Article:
New Democrat Leader Adrian Dix has accused the Liberal government of wasting taxpayer dollars on advertising for its B.C. Jobs Plan campaign.
Dix claimed the province has spent $15 million in contingency funds on the advertising campaign, which he described as misleading and politically partisan.
The NDP leader announced his party has launched an online petition calling on the province to “end taxpayer-funded campaign ads”.
“Fifteen million dollars could have paid for a lot of things and the government decided the contingency fund should be used to try and save the Liberal party’s political fortunes,” Dix told reporters during a news conference in Vancouver today (January 14).
“That’s a government that doesn’t deserve, in my view, reelection, but that’s a choice that will be up to the people. But I think it’s time that the people said the ads should stop.”
Liberal cabinet minister Mary Polak dismissed Dix’s criticism that the advertising is partisan. Polak insisted it enables the province to communicate with the public about important economic issues.
“The ads simply tell the story of where British Columbia has arrived at being a leader in economies around the world. And that’s not something, last time I checked, that was unique to a B.C. Liberal position,” the transportation minister told the Straight by phone today.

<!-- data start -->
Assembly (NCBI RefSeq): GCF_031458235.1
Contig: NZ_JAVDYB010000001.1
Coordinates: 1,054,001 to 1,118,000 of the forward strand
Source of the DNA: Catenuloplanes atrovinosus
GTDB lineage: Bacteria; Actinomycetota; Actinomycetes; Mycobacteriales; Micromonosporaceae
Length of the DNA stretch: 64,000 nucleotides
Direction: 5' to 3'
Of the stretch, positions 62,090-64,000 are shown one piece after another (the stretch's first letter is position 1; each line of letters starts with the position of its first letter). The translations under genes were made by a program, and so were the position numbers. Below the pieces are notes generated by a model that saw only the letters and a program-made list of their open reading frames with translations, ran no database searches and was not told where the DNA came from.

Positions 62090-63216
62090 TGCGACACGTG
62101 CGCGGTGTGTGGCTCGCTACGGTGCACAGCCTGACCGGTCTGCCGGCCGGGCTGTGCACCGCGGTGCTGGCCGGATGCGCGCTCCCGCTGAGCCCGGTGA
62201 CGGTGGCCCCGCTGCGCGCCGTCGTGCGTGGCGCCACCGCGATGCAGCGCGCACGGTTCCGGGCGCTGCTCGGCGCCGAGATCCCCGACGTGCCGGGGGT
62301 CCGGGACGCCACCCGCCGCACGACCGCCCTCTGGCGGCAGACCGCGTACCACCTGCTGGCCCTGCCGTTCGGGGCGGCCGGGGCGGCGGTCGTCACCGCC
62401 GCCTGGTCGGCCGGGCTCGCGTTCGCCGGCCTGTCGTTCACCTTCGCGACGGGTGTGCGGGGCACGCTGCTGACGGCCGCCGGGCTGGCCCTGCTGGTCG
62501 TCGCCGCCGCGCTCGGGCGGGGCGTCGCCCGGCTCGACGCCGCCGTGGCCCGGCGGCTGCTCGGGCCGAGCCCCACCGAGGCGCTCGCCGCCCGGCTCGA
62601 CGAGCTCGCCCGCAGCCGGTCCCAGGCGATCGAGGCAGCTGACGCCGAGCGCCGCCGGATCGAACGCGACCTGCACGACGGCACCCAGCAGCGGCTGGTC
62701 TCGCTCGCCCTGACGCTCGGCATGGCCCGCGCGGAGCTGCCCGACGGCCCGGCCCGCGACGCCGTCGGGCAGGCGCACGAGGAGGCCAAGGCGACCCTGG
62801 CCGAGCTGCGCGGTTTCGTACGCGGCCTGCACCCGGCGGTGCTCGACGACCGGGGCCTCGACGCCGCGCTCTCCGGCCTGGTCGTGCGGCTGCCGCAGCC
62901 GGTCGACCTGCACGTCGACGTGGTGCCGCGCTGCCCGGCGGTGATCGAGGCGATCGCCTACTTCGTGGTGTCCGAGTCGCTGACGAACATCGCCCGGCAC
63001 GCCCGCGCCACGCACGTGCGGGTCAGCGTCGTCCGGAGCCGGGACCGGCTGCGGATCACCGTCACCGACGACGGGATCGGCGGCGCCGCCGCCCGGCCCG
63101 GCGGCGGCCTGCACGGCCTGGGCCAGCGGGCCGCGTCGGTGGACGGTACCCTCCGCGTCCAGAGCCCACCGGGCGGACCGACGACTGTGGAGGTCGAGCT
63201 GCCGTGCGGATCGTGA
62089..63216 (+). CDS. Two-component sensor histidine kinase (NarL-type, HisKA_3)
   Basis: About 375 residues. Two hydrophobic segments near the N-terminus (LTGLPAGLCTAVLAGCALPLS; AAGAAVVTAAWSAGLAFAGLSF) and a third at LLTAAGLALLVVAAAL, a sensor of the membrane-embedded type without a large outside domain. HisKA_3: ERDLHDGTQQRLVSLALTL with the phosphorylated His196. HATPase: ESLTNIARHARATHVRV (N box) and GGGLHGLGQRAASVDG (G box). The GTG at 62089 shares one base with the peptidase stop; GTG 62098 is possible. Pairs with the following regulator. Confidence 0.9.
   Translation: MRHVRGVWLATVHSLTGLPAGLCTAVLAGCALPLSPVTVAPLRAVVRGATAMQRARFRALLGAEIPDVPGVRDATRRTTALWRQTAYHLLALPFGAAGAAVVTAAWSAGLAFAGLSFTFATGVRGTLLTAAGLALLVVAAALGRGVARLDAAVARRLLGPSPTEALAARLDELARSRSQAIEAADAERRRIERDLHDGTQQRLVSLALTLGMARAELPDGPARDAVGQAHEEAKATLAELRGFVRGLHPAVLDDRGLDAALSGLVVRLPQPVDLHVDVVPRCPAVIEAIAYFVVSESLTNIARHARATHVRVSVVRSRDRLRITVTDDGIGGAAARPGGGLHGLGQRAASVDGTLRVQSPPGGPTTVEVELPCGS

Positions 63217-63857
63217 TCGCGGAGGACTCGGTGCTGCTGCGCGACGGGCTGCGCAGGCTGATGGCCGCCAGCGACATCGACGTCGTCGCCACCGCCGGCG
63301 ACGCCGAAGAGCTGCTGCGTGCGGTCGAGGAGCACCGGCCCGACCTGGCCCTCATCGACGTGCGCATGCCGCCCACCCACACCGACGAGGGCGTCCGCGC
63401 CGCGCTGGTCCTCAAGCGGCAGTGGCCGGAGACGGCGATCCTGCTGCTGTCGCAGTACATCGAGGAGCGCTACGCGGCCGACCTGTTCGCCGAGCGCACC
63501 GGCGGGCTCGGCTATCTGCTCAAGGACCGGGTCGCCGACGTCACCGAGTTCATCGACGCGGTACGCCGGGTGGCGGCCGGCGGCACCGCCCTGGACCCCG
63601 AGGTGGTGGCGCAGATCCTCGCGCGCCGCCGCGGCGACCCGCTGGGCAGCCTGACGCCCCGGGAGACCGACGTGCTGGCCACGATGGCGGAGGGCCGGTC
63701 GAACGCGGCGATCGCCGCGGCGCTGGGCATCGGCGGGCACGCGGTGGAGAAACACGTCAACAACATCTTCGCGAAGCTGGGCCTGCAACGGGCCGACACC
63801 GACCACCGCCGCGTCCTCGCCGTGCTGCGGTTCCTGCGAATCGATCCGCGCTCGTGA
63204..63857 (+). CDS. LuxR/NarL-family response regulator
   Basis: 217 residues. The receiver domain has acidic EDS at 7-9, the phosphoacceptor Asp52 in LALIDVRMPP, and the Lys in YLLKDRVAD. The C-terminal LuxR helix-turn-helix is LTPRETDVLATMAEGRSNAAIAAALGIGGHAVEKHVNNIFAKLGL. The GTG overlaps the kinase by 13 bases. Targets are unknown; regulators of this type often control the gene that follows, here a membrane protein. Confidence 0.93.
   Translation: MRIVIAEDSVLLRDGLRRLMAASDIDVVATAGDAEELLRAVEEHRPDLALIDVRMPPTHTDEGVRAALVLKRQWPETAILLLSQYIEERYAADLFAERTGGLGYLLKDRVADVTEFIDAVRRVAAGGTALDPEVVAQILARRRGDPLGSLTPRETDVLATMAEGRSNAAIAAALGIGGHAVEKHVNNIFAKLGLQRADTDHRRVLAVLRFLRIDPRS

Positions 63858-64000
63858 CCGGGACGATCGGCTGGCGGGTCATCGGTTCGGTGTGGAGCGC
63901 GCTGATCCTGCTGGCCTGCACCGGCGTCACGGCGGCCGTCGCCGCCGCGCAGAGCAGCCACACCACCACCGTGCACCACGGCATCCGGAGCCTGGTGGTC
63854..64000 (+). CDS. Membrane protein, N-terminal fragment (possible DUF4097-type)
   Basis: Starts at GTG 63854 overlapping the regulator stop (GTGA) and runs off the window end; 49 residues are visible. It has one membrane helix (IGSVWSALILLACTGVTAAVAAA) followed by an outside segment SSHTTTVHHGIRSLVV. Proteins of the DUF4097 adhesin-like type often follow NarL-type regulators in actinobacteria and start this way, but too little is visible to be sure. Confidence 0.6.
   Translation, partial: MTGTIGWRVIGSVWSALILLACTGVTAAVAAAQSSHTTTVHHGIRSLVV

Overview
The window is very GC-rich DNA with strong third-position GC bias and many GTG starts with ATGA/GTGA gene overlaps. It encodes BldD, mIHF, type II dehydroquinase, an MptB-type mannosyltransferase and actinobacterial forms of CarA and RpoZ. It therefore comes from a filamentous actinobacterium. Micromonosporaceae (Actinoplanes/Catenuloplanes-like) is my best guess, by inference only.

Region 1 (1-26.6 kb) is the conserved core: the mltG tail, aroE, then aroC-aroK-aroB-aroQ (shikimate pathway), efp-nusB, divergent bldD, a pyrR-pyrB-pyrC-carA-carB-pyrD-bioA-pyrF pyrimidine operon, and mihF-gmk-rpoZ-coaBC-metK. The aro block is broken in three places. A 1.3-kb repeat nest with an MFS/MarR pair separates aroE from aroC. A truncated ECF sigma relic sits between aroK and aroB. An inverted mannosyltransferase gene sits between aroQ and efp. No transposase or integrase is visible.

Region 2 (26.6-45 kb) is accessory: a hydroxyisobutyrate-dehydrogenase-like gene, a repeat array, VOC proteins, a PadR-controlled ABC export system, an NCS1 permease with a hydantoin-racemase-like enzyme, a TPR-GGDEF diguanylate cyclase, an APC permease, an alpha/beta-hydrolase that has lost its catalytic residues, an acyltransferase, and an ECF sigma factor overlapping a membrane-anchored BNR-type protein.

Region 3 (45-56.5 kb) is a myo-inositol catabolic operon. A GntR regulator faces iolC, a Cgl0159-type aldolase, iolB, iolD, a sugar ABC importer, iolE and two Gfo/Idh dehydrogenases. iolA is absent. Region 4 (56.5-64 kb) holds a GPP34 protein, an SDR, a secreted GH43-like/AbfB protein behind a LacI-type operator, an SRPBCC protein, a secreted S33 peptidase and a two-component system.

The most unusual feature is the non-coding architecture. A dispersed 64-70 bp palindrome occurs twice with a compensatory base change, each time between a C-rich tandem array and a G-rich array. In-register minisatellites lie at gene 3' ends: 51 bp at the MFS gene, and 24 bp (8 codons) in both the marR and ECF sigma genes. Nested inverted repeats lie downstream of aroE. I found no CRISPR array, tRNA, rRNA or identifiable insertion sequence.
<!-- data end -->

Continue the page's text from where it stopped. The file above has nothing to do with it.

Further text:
“That’s something that we all embrace. That’s something that I would anticipate that Adrian Dix would want to embrace. Certainly we’re not talking about any kind of positioning on a policy matter that is unique to the B.C. Liberal Party.”
Polak also dismissed criticism about using contingency funds to pay for the advertising, saying “there’s no magic to the fact that it comes from contingencies. It’s a very common practice in terms of how you manage a budget in all sorts of different departments.”
Premier Christy Clark launched the B.C. Jobs Plan in September 2011. It is billed as a strategy to boost the provincial economy by creating more employment and investment. A new batch of related television and radio commercials is set to run until the end of March.
Dix also challenged claims about the B.C. government’s record on job creation, deficit reduction, and other areas.
“The ads say that they have a strong record on skills training when we have a 37-percent completion rate in our apprenticeship programs and they cut the budget for postsecondary education in the spring. So the ads are misleading and partisan,” he said.
Polak maintained the advertising accurately portrays B.C.'s economic accomplishments compared with other jurisdictions.
Dix said such advertising spending would not take place under an NDP government, but he would not reveal what specific measures his party would put in place.